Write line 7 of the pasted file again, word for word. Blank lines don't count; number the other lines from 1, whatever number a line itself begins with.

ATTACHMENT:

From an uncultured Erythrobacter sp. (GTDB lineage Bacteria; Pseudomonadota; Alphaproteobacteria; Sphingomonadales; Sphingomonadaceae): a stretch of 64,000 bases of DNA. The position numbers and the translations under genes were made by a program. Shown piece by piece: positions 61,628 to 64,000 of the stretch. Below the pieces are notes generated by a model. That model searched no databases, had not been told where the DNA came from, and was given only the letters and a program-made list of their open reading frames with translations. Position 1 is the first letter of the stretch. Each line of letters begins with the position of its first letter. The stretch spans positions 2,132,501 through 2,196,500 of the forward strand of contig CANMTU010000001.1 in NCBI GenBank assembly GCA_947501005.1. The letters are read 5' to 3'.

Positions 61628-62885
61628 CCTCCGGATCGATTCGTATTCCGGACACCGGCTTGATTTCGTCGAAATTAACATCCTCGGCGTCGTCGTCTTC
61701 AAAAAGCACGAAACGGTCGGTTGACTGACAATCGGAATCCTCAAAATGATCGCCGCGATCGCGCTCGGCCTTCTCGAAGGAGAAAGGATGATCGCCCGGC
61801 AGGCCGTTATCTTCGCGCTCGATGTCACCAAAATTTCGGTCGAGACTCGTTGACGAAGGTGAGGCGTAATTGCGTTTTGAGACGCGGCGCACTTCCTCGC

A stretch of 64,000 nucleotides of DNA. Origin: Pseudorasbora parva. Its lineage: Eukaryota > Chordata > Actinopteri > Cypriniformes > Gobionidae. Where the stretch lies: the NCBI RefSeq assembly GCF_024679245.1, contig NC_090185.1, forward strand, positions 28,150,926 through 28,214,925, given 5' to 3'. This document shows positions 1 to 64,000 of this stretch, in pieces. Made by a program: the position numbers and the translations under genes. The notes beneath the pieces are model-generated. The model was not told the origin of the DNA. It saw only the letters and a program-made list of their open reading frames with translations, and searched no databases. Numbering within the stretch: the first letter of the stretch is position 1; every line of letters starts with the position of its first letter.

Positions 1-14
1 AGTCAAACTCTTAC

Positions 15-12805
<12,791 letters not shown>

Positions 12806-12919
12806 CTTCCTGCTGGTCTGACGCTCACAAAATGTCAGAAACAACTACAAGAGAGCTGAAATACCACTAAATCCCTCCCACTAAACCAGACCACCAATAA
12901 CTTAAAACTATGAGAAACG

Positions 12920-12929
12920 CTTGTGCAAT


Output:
Positions 1-14